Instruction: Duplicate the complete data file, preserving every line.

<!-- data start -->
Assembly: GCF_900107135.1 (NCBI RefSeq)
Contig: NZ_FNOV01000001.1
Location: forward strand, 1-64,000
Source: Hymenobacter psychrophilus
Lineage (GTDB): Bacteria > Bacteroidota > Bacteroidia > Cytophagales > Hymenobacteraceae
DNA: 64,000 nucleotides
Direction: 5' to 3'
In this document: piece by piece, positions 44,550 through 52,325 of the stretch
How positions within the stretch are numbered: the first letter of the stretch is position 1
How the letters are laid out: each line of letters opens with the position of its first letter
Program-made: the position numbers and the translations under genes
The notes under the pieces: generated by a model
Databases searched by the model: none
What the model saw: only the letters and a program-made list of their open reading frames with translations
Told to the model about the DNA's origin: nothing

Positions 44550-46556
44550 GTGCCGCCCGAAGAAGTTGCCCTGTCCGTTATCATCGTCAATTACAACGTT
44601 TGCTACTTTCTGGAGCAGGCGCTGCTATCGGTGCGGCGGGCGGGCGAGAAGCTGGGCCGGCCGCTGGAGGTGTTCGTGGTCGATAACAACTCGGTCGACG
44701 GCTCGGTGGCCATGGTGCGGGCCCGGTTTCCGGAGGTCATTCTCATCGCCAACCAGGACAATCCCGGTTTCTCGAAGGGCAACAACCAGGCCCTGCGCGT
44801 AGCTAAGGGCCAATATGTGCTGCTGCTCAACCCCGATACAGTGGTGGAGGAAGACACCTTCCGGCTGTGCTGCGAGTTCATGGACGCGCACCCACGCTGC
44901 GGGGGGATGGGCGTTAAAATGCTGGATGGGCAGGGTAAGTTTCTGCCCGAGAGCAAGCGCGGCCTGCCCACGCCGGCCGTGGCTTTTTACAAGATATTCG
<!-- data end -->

Assembly: GCF_900107135.1 (NCBI RefSeq)
Contig: NZ_FNOV01000001.1
Location: forward strand, 1-64,000
Source: Hymenobacter psychrophilus
Lineage (GTDB): Bacteria > Bacteroidota > Bacteroidia > Cytophagales > Hymenobacteraceae
DNA: 64,000 nucleotides
Direction: 5' to 3'
In this document: piece by piece, positions 44,550 through 52,325 of the stretch
How positions within the stretch are numbered: the first letter of the stretch is position 1
How the letters are laid out: each line of letters opens with the position of its first letter
Program-made: the position numbers and the translations under genes
The notes under the pieces: generated by a model
Databases searched by the model: none
What the model saw: only the letters and a program-made list of their open reading frames with translations
Told to the model about the DNA's origin: nothing

Positions 44550-46556
44550 GTGCCGCCCGAAGAAGTTGCCCTGTCCGTTATCATCGTCAATTACAACGTT
44601 TGCTACTTTCTGGAGCAGGCGCTGCTATCGGTGCGGCGGGCGGGCGAGAAGCTGGGCCGGCCGCTGGAGGTGTTCGTGGTCGATAACAACTCGGTCGACG
44701 GCTCGGTGGCCATGGTGCGGGCCCGGTTTCCGGAGGTCATTCTCATCGCCAACCAGGACAATCCCGGTTTCTCGAAGGGCAACAACCAGGCCCTGCGCGT
44801 AGCTAAGGGCCAATATGTGCTGCTGCTCAACCCCGATACAGTGGTGGAGGAAGACACCTTCCGGCTGTGCTGCGAGTTCATGGACGCGCACCCACGCTGC
44901 GGGGGGATGGGCGTTAAAATGCTGGATGGGCAGGGTAAGTTTCTGCCCGAGAGCAAGCGCGGCCTGCCCACGCCGGCCGTGGCTTTTTACAAGATATTCG